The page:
23. Mayes, D. F., Rogerson, A., Marchant, H., Laybourn-Parry, J. 1998Temporal abundance of naked bacterivore amoebae in coastal east AntarcticaEstuarine, Coastal and Shelf Science46565575Google Scholar
  24. Mianping, Z., S. H. Hurlbert & W. D. Williams, 1998. (eds.) Saline Lakes VI. Opening Ceremony Sixth International Symposium on Salt Lakes, Beijing, P.R. China. Hydrobiologia 381: ix–xGoogle Scholar
  25. Oren, A. 1999Microbiological studies in the Dead Sea: future challenges toward understanding of life at the limit of salt concentrationsHydrobiologia40519CrossRefGoogle Scholar
  26. Oshima, N., Takeda, F., Ishii, K. 1986Responses of freshwater amoebae to salinity changesComparative and Biochemical Physiology85a395399Google Scholar
  27. Pack, D. A. 1919Two ciliata of Great Salt LakeBiological Bulletin36273282Google Scholar
  28. Page, F. C. 1980A key to marine species of Vannella (Sarcodina Gymnamoebia), with descriptions of new speciesJournal of Marine Biological Association, U.K.60929946Google Scholar
  29. Page, F. C. 1983Marine GymnamoebaeInstitute of Terrestrial Ecology, Culture Collection of Algae and ProtozoaCambridge, EnglandGoogle Scholar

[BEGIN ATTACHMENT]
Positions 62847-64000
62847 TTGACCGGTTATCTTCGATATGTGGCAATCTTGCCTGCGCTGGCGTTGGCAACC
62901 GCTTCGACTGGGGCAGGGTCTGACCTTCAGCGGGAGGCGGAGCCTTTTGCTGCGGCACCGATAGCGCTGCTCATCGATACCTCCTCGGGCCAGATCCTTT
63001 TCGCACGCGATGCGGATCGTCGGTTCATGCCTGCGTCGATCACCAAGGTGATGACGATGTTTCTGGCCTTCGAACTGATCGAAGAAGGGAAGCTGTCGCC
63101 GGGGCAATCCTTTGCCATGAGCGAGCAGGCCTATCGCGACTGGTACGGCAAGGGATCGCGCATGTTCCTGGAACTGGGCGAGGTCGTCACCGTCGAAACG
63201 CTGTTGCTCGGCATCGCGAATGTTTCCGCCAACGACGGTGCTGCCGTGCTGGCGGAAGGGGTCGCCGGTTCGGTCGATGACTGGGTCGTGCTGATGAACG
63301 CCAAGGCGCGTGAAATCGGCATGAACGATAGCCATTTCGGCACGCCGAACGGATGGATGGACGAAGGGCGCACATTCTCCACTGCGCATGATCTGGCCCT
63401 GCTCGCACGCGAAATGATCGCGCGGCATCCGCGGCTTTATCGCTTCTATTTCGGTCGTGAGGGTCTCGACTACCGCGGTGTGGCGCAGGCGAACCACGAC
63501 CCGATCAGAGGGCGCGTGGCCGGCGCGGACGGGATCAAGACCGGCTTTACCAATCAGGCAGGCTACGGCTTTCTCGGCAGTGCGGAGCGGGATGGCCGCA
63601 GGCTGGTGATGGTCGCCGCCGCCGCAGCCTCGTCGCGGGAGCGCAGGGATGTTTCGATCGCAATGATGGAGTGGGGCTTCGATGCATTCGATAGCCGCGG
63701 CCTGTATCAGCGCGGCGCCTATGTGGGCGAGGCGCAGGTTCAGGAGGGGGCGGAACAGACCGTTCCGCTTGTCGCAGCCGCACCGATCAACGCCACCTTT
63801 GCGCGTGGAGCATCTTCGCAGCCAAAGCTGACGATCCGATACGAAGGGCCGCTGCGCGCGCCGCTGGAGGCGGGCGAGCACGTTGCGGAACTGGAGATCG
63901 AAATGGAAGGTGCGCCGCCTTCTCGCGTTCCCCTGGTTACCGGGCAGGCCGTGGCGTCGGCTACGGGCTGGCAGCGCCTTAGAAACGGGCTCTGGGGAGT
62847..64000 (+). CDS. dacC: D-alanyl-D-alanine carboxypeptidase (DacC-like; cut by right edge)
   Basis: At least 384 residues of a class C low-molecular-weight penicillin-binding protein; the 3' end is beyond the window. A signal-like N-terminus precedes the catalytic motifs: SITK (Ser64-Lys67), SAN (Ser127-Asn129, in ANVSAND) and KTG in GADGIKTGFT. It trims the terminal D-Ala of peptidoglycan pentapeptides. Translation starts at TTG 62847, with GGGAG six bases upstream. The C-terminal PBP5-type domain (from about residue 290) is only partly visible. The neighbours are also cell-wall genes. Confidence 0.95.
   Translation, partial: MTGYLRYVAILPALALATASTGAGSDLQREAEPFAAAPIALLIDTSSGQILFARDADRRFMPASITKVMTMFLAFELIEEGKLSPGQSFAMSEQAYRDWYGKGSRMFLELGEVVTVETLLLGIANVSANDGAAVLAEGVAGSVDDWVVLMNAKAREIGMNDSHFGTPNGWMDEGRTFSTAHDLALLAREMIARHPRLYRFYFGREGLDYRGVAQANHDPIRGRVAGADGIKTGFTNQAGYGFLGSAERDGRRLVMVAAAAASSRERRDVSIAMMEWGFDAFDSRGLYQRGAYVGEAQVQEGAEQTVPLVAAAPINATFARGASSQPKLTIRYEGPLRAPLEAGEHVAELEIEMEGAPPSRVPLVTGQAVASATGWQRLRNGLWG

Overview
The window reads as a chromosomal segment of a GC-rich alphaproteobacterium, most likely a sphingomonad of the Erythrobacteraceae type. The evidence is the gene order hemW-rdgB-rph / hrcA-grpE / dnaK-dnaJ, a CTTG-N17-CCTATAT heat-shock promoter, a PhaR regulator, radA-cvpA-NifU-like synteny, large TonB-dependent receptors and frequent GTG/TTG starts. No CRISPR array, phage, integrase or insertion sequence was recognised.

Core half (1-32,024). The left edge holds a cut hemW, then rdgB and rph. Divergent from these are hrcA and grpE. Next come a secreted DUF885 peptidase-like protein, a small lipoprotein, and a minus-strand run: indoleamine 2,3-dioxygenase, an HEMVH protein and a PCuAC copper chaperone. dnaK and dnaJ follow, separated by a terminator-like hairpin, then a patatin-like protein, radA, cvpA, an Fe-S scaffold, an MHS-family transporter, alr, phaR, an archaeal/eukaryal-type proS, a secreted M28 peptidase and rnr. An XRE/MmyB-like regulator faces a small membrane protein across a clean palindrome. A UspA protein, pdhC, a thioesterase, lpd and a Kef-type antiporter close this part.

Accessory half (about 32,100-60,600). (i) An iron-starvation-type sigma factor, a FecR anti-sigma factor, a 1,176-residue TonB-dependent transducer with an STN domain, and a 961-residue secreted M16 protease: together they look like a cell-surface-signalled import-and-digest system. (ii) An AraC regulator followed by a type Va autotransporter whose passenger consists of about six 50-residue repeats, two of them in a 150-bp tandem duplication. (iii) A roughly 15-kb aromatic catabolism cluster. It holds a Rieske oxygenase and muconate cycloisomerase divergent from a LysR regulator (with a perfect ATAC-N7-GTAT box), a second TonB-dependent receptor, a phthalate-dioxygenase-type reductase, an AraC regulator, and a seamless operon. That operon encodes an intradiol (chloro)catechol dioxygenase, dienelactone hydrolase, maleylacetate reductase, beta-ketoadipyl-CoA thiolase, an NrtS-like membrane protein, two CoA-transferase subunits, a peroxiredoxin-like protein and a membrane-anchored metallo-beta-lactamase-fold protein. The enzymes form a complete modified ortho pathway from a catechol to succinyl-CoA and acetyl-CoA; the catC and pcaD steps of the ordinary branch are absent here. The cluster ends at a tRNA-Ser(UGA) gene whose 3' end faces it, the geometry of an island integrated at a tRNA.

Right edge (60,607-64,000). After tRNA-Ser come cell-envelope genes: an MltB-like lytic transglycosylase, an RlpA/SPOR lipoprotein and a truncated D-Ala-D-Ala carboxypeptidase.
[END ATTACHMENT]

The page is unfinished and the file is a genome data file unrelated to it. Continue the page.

30. Patterson, D. J., A. G. Simpson & A. Rogerson, 2002. Amoebae of Uncertain Affinities. In The Illustrated Guide to the Protozoa Second Edition. Allen Press Inc., Kansas: 804–827Google Scholar
  31. Por, F. D. 1980A classification of hypersaline waters, based on trophic criteriaMarine Ecology1121131Google Scholar
  32. Post, F. J. 1977The microbial ecology of the Great Salt LakeMicrobial Ecology3143165CrossRefGoogle Scholar
  33. Post, F., Borowitzka, L. J., Borowitzka, M. A., Mackay, B., Moulton, T. 1983The protozoa of a Western Australian hypersaline lagoonHydrobiologia10595113CrossRefGoogle Scholar
  34. Rogerson, A. 1991On the abundance of marine naked amoebae on the surfaces of five species of macroalgaeFEMS Microbiology Ecology85301312CrossRefGoogle Scholar
  35. Rogerson, A., Laybourn-Parry, J. 1992The abundance of marine naked amoebae in the water column of the Clyde estuaryEstuarine Coastal and Shelf Science34187196Google Scholar